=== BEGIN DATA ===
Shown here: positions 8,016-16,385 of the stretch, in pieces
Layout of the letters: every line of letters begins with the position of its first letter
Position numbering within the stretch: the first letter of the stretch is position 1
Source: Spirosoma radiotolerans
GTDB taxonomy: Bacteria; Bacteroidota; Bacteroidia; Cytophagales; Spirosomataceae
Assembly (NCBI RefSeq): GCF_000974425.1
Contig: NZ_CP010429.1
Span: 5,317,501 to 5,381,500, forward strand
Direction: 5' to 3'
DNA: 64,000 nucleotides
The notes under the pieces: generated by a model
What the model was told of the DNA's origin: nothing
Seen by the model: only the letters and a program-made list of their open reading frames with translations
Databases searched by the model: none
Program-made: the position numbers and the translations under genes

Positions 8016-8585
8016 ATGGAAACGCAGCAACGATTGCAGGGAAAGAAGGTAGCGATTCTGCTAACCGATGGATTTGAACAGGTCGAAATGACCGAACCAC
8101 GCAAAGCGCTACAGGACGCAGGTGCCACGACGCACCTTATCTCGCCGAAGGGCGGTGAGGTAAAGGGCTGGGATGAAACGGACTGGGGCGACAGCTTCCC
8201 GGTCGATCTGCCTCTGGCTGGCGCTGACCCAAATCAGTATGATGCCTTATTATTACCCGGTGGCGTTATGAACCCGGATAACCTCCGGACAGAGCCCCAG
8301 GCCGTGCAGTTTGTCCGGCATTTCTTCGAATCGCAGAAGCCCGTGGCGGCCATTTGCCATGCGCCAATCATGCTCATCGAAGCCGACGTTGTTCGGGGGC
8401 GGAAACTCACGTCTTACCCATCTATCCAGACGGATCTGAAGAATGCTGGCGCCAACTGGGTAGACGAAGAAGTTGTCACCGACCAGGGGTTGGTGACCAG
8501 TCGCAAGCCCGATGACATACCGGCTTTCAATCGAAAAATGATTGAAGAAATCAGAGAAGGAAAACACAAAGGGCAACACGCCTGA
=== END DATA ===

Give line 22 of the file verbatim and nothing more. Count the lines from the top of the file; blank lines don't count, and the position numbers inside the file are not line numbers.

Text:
8501 TCGCAAGCCCGATGACATACCGGCTTTCAATCGAAAAATGATTGAAGAAATCAGAGAAGGAAAACACAAAGGGCAACACGCCTGA